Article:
nine new Justices were then appointed for the County (Tho there was then I believe 35) who were expected to vote in the ensuing Election for Clerk and who it was well understood would all vote in the same Gang (for it need not be told that we are divided into two Gangs) sometime previous to the siting of the Court a Question arose among the people particularly among the Justices what Business should be done first when the Court met, Those who had then the ascendency in Court insisted that it was indispensably necessary to proceed in the first place to the appointment of a Clerk, The Gang to whom this Host of new Justices were attached urged their right of being first qualified to the end that they might vote in the Election, They being of a pacific disposition and being apprehensive that some disorder and Confusion might take place between the parties (which ought not to Creep into a Court of Justice) unless timely precaution was used, They therefore assembled in solemn silence at the Court House about 15 minutes after midnight precedeing the siting of the Court for the purpose of qualifying the new Justices, when one of the then acting Justices began to administer the oath required by Law. The Gang in oposition suspicting some illicit design was on the Watch; they immediately Collected in the Court House, The parties then together might easily have been mistaken for a Mob, The lights were soon extinguished, and some other Business done not strikeingly Charactiristic of a Court of Judicature. They However soon dispersed without effecting the object for which they assembled; at the usual hour of the day Court was opened in the ordinary way and a Clerk appointed without opposition, Court was then adjourned until 10 oClock the next day, it seemed however there was two Courts & they must have two Clerks, accordingly a party of Justices went into the Court House had Court again Called qualified the new Justices and appointed another Clerk, a Suit is now pending Between the two Clerks for the appointment—Perhaps it may be thought improper when speaking of the State of Society to take into view any thing of a publick nature, nor would I do so but I perceive the same Spirit prevails in a greater or lesser degree in private as well as publick affairs; Creates lasting and deep rooted animosities and tends very much to sour Society

There is a number of common English Schools to which almost every person occasionally send their Children, we have no Academies12 or publick Libraries, we have no Societies for intelectual improvement for encouraging the arts & agriculture or for purposes of Humanity which may be verry fairly attributed to the great discord that prevails amongst the people

There is Six Quaker meeting Houses and between 7. & 8. Hundred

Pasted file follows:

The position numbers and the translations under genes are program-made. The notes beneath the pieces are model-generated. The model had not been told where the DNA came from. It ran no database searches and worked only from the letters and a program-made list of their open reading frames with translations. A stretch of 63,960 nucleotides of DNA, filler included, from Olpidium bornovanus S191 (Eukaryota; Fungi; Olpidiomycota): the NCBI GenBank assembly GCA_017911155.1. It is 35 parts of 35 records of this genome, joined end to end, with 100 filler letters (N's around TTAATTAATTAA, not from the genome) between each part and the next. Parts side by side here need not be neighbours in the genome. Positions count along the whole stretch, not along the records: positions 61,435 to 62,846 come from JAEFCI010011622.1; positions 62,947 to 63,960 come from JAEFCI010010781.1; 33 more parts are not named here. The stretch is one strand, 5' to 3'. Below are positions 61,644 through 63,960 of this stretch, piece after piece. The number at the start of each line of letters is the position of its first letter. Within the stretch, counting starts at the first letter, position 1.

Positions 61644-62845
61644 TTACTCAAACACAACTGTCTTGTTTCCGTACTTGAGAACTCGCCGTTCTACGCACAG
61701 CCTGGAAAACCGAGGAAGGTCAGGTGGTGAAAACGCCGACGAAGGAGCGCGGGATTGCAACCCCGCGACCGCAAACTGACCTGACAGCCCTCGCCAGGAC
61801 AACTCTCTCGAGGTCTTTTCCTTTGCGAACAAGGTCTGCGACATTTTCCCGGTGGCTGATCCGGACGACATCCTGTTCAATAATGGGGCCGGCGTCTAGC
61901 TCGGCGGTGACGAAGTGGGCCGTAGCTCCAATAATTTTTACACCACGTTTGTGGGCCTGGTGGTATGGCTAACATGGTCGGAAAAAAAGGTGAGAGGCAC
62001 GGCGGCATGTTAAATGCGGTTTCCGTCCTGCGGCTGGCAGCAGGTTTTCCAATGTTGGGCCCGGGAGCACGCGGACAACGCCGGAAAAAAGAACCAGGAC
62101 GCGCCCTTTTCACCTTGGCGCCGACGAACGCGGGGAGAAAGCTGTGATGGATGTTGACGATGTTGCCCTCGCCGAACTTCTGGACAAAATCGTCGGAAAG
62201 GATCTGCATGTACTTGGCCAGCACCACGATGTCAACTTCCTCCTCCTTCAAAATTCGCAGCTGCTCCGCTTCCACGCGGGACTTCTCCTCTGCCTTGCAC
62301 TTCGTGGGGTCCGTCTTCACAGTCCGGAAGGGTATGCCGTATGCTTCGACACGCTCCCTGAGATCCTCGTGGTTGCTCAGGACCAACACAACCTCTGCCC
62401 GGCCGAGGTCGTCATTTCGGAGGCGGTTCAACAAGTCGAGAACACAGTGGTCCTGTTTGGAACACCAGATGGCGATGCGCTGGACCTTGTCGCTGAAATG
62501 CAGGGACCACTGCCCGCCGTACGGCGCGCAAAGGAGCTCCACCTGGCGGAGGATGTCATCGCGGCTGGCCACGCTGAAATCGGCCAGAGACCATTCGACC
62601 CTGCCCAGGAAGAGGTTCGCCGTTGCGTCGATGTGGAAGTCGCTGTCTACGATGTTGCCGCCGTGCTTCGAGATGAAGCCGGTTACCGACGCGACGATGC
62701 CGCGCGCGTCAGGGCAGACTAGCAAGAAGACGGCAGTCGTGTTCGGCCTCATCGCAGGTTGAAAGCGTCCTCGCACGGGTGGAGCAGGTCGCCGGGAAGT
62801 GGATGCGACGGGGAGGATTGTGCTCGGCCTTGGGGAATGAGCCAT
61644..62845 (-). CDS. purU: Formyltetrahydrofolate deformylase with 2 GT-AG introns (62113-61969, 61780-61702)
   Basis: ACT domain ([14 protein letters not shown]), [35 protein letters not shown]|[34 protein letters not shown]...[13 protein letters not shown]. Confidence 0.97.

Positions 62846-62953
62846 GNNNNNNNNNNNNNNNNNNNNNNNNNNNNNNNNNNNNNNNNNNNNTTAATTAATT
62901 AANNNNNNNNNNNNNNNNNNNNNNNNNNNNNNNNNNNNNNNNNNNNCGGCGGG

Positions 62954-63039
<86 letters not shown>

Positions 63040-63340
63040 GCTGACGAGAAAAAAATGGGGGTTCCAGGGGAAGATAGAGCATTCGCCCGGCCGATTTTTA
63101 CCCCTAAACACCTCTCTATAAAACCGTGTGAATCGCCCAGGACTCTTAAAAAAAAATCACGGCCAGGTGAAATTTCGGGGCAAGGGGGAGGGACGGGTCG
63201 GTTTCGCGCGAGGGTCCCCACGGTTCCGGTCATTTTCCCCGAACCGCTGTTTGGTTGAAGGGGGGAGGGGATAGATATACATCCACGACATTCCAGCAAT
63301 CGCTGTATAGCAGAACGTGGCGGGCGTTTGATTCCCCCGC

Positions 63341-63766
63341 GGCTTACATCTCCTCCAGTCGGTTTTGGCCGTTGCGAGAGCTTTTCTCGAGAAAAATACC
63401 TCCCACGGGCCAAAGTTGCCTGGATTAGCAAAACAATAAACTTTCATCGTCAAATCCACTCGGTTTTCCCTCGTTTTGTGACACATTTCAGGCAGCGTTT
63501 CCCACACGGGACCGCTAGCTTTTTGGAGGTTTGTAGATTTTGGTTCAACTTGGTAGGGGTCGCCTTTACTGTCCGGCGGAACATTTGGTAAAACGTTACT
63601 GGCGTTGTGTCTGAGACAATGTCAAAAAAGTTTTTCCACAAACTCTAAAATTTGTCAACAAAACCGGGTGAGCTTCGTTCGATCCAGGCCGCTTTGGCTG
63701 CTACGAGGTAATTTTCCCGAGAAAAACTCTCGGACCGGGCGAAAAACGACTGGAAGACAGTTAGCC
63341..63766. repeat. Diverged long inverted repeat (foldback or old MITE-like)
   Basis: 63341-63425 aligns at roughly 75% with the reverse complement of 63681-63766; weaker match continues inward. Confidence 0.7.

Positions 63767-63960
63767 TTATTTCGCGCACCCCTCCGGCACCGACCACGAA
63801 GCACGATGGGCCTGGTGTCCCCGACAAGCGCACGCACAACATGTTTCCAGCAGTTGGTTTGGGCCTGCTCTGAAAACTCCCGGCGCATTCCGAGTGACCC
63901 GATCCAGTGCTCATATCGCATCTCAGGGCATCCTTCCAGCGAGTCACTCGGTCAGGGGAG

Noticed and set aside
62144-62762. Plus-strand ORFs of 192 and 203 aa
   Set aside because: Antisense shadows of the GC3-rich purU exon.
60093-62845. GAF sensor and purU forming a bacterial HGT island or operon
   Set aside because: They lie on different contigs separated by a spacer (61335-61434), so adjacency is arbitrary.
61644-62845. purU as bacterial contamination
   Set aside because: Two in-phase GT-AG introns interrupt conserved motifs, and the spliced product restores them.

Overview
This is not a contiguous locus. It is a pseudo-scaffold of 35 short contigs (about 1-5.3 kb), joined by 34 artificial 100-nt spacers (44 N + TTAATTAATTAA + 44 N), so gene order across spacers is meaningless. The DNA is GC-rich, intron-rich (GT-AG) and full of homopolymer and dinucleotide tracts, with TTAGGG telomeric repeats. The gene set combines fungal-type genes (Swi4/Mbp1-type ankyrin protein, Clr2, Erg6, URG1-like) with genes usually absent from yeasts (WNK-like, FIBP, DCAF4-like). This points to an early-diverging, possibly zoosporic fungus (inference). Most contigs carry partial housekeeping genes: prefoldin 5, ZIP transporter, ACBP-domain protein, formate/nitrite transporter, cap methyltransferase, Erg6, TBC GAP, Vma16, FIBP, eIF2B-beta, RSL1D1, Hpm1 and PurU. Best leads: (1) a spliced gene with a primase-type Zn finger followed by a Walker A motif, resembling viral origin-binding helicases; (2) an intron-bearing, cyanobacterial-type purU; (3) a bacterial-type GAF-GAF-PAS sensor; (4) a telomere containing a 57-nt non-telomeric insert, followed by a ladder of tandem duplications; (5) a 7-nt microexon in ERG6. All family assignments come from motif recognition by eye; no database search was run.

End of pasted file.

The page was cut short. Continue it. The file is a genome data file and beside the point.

Quakers including Children Brought up in that line, there is two Methodist meeting Houses besides several private Houses at which they hold meetings

There is Six Baptist meeting Houses

In August 1795. great damage was done by a Storm of Wind and rain the Crops of Corn, fences, Mills & Bridges was verry much injured in Consequence of which Corn sold the next Summer from 100 to 125. Cents P. Bushel every other Kind of grain proportionably high

The most Common amusements is Horse raceing. Dancing and Card playing

Nothing verry remarkable occured during the revolution the British under the command of Cornwallis marched through the County and with the aid of the Tories (of which this County afforded no inconsiderable share)13 done some mischief by plundering. and destroying Stock, I must however do the County the Justice and myself the pleasure to say that it afforded some Brave and worthy Patriots and at a time too when the word Patriotism only meant love of Country not of party

A circumstance happened in the summer of 1805 which may not be uninteresting to some. A respectable Gentleman of the name of Jernegan died, one of his negroes was suspected of having poisoned him, she was apprehended and confined, a Special Court was convened, she was tried, found Guilty and Executed, In the Course of her trial a number of others was implicated, all of whom were arrested and tried the Court Continued to sit for 15. days the people became alarmed to find so many implicated and to find that so many attempts had been made to take the lives of the inocent by poison, some were of opinion that a Combination was formed by the negroes to destroy the whole of the white people Begining with the most Conspicuous Characters first; In the course of the trials and examinations a number of Snake & Scorpion heads was found in possession of negroes and great quantity of Roots which done great violence to the immagenation of the Credulous, and afflicted them with immaginary pains.—The result was that Four of the negroes were Executed several Banished and a great number severely punished14


The prevailing diseases is Bilous—In the Cure Evacuants is verry generally used. The ague & fever is verry prevalent on the rivers in the latter part of the summer & faul

I immagine three fifths of the Male Inhabitants above 12 years old can both read and write a much larger proportion can read only, Female Education is verry much neglected I am not of opinion that more than one half can either read or Write, a much less proportion can do both

There does not appear to be a verry great difference in this time and 25. years ago

J. Slocumb

10th June 1810


Wayne County
Article from Twelve North Carolina Counties in 1810-1811 The North Carolina historical review, v. 6, about the history of Wayne County.
Original Format
Local Identifier
F251 .N892 v. 6
Location of Original
Joyner NC Stacks